In the last 10 years, technology has addressed issues in education that once seemed impossible to solve. It’s an exciting time for learners and educators. Yet, stakeholders want to know how effective these innovations are—and whether successes are repeatable.
Good organizational management can lead to more successful technology use, resulting in deeper learning.
There is no way to guarantee a flawless technology adoption, but success begins with capable decision makers at the head of educational organizations. Instructional leadership is a term that usually conjures up classroom observation and evaluation, curriculum management and monitoring. However, there is a body of research that cites empirical data directly tying increases in student achievement to strong organizational managers. Good organizational management can lead to more successful technology use, resulting in deeper learning.
Assistant Superintendent Adelee Penner of Buffalo Trail Public Schools in Wainwright, Alberta, Canada has focused on developing systems and processes that support teachers and students over the past year. This has created a community of learners that focuses on process rather than product. As a result, Penner has seen really positive changes in student achievement.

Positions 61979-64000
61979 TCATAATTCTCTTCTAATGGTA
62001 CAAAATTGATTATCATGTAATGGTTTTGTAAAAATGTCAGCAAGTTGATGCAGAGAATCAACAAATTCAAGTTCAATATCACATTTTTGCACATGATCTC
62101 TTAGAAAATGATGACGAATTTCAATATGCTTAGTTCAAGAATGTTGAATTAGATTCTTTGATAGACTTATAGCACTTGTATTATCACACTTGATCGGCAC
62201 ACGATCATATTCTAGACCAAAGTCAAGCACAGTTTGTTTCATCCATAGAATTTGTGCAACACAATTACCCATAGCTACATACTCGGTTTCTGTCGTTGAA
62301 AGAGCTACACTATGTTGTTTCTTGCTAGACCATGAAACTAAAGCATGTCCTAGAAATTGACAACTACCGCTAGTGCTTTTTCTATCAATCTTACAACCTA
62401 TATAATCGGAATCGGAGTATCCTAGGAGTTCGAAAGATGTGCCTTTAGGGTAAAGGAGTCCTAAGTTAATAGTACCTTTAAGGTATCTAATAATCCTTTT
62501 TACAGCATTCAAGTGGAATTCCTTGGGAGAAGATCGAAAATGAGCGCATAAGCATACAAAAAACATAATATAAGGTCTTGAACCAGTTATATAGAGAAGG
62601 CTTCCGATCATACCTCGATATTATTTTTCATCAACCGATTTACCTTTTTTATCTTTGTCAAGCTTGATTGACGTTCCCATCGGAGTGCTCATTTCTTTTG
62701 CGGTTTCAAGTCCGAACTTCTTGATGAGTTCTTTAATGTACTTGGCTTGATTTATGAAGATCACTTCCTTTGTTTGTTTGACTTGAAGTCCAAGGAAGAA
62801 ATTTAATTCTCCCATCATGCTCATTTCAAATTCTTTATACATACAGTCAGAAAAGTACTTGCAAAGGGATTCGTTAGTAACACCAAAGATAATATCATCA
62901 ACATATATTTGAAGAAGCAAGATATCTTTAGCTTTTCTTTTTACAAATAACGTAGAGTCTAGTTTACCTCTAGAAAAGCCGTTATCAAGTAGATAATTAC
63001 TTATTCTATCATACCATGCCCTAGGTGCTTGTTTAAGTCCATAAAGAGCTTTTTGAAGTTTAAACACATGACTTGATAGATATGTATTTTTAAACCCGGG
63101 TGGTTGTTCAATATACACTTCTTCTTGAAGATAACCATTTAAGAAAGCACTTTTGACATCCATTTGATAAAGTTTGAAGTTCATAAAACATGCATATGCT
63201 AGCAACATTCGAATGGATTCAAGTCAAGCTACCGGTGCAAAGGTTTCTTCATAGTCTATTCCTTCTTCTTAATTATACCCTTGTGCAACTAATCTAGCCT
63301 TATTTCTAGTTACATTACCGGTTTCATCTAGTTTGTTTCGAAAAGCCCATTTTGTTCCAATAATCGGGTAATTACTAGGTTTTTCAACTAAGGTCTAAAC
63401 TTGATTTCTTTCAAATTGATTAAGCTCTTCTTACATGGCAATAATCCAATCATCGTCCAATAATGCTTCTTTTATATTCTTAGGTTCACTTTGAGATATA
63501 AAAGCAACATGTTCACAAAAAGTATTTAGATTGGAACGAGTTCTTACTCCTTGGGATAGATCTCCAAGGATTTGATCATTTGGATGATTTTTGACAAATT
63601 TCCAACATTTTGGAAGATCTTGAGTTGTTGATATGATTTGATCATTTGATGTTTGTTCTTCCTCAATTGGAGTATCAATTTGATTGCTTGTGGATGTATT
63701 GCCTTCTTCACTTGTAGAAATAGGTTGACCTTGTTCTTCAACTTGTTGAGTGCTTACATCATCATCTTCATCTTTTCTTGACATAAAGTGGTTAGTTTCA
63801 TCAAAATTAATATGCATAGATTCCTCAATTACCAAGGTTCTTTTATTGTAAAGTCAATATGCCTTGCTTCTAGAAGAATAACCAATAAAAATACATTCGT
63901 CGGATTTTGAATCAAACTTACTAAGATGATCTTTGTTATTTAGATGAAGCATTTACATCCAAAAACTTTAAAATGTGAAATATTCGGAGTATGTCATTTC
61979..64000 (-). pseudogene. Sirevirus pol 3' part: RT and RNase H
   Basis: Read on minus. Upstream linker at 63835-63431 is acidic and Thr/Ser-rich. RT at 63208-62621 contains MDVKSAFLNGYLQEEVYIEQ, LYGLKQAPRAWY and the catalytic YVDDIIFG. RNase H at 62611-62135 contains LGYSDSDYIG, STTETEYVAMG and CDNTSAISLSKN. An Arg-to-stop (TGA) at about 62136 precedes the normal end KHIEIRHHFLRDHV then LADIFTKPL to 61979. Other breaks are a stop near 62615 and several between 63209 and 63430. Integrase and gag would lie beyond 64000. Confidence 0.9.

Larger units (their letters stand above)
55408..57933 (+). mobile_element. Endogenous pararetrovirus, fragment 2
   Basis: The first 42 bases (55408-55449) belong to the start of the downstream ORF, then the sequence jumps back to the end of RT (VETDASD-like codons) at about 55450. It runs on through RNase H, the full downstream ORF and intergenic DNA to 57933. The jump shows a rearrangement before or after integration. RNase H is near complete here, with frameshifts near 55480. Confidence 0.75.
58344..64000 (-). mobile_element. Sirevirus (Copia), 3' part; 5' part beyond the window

Buffalo Trail Public Schools Students (Source: Hāpara)
How can instructional leaders practice organizational management?
...making sure that teachers have the resources, training and support that they need to be successful can move the needle on student achievement.
A lot of demands are placed on school district leaders—budgeting, meeting learner needs, supporting teachers—the list is infinite. The challenge lies in prioritizing these demands while keeping learners at the heart of everything, especially when it comes to technology adoption and implementation. Good leadership, strategy and vision are a start, but to impact learning, this has to trickle down to teachers. It is natural to think that district leaders should roll up their sleeves and focus directly on classroom instruction, but dedication to organizational management can actually have the biggest impact on teachers and learners. District leaders can empower principals, teachers and learners to get the most out of technology.